Model-based Specification and Design

Software requirements are becoming increasingly complex, and the number of systems that need to exchange data is growing.

Essentials for a successful software design include

  • clearly defined requirements
  • a detailed description of the system behavior and the data to be processed
  • a common understanding of the system to be developed

That is why we rely on a model-driven development. Our software developers use UML (Unified Modeling Language) modeling tools such as Enterprise Architect, which support the entire software development process.


Our approach to designing, developing and implementing software

This is how we conduct software development and implementation projects:

  • Business process analysis – In close coordination with the clients’ respective departments, we map all processes and parties involved from business point of view. This is done both at a high level and in form of a detailed description of the individual activities. This ensures that all use cases that the system must support are fully and properly described.

  • System analysis – When analyzing a system, all the use cases, the parties involved in the process and the activities are technically described from the system’s perspective. Logically separated system areas (domains) are formed, and connections to external systems are shown.

  • Architecture – The requirements specified in the two previous steps are decisive for the system architecture. Based on this, our software architects develop a system design that maps the use cases and processes to functional units, the so-called components. In line with the Service Oriented Architecture (SOA) approach, these components encapsulate all their functions and provide these using cross-platform standard interfaces for other components or systems.

  • Design – Before beginning the actual software development, the data entry masks of user interface (GUI) can be defined. Here, both the sequence of possible dialogs and the precise design of the masks are established. In order to manage and store the system’s data in an object-oriented way, a so-called class model is created, which maps the individual objects (e.g. car) and their attributes (e.g. motor). The design model is still independent of the technology used.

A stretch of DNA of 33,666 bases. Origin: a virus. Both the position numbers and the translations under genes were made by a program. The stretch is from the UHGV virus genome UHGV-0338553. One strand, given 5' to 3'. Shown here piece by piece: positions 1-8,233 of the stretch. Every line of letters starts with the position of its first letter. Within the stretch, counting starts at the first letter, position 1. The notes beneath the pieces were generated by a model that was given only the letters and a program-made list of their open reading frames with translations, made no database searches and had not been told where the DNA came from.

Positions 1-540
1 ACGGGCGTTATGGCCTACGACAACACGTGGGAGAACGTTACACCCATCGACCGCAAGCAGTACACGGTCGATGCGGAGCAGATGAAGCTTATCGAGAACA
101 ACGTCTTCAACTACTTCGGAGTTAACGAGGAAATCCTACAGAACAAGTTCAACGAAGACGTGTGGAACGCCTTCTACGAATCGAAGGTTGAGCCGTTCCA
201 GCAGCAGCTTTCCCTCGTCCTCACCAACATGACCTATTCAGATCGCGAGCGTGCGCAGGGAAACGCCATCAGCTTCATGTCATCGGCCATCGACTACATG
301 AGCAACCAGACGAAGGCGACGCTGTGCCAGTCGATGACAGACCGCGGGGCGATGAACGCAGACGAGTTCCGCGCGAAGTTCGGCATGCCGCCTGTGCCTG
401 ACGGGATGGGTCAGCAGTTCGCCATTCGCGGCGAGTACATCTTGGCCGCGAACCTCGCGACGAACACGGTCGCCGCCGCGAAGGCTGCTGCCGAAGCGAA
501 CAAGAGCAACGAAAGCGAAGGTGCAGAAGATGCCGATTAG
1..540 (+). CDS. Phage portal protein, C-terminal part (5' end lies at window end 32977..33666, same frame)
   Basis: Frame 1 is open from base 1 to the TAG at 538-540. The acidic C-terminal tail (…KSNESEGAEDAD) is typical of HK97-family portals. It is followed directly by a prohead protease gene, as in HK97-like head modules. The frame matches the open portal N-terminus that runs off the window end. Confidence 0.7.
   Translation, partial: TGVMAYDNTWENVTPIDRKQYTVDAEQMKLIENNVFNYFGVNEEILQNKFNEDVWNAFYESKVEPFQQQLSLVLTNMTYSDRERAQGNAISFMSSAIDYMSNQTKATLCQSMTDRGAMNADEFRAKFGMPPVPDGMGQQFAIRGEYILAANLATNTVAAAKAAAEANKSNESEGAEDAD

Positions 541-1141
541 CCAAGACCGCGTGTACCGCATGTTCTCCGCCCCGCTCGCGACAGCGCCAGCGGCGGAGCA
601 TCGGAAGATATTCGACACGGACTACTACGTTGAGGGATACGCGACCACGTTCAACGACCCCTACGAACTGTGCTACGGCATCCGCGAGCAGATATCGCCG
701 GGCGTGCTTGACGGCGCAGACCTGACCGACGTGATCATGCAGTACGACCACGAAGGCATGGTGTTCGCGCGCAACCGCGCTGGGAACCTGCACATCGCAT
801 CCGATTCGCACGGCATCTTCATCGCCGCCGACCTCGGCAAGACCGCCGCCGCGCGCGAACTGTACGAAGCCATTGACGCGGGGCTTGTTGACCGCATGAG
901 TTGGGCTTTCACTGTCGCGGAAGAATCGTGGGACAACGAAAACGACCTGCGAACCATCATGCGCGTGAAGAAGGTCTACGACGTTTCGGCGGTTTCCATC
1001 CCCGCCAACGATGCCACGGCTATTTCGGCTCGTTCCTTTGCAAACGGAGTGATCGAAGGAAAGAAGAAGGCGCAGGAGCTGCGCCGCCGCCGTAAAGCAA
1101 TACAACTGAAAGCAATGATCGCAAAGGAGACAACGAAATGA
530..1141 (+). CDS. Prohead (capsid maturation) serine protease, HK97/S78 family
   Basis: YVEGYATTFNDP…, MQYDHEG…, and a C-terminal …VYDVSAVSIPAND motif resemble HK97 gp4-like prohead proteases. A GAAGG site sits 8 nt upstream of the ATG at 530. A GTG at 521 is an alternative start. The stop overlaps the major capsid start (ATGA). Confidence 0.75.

• Implementation – the actual development – and thus the choice of the technology – is done in the implementation phase. In the process, the design model is transformed into an implementation model that closely follows the chosen technology. This implementation model is then used as a basis for large parts of the actual source code. This reduces development time significantly because programming simple functions is no longer necessary and manual sources or errors are excluded. This step is performed incrementally in case additional functions are required. Such functions are carried out in the design model, transformed into the implementation model and then converted into source code. Interfaces can be partially automated as well. The software developers then add the program logic to this source code.

  • Test – To ensure the system’s functionality, we create individual tests and extensive text scenarios based on use cases. The different tests are also stored in the models above mentioned and generated as a test code.